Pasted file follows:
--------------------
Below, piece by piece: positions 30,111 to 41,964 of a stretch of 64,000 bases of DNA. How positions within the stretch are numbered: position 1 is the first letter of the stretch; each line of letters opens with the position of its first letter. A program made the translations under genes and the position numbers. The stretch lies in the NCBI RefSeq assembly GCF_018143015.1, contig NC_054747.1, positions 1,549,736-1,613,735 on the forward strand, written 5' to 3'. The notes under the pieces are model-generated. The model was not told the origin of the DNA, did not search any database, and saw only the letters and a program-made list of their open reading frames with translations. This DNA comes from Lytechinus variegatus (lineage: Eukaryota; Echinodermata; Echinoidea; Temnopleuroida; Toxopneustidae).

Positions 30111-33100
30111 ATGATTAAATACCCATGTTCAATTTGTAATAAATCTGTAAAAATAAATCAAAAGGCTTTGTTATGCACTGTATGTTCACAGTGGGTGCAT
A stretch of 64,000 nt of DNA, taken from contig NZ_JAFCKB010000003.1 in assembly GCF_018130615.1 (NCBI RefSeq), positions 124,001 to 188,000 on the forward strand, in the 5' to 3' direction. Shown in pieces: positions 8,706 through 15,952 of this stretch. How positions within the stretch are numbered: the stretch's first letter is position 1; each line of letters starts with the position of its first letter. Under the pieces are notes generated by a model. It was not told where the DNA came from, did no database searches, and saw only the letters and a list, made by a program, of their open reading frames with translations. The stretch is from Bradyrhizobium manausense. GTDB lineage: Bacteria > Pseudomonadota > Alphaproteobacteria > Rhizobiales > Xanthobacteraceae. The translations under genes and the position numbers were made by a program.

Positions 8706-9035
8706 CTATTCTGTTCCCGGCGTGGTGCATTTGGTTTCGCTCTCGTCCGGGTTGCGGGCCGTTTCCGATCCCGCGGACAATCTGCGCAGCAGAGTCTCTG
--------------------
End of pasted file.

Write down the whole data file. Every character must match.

Below, piece by piece: positions 30,111 to 41,964 of a stretch of 64,000 bases of DNA. How positions within the stretch are numbered: position 1 is the first letter of the stretch; each line of letters opens with the position of its first letter. A program made the translations under genes and the position numbers. The stretch lies in the NCBI RefSeq assembly GCF_018143015.1, contig NC_054747.1, positions 1,549,736-1,613,735 on the forward strand, written 5' to 3'. The notes under the pieces are model-generated. The model was not told the origin of the DNA, did not search any database, and saw only the letters and a program-made list of their open reading frames with translations. This DNA comes from Lytechinus variegatus (lineage: Eukaryota; Echinodermata; Echinoidea; Temnopleuroida; Toxopneustidae).

Positions 30111-33100
30111 ATGATTAAATACCCATGTTCAATTTGTAATAAATCTGTAAAAATAAATCAAAAGGCTTTGTTATGCACTGTATGTTCACAGTGGGTGCAT
A stretch of 64,000 nt of DNA, taken from contig NZ_JAFCKB010000003.1 in assembly GCF_018130615.1 (NCBI RefSeq), positions 124,001 to 188,000 on the forward strand, in the 5' to 3' direction. Shown in pieces: positions 8,706 through 15,952 of this stretch. How positions within the stretch are numbered: the stretch's first letter is position 1; each line of letters starts with the position of its first letter. Under the pieces are notes generated by a model. It was not told where the DNA came from, did no database searches, and saw only the letters and a list, made by a program, of their open reading frames with translations. The stretch is from Bradyrhizobium manausense. GTDB lineage: Bacteria > Pseudomonadota > Alphaproteobacteria > Rhizobiales > Xanthobacteraceae. The translations under genes and the position numbers were made by a program.

Positions 8706-9035
8706 CTATTCTGTTCCCGGCGTGGTGCATTTGGTTTCGCTCTCGTCCGGGTTGCGGGCCGTTTCCGATCCCGCGGACAATCTGCGCAGCAGAGTCTCTG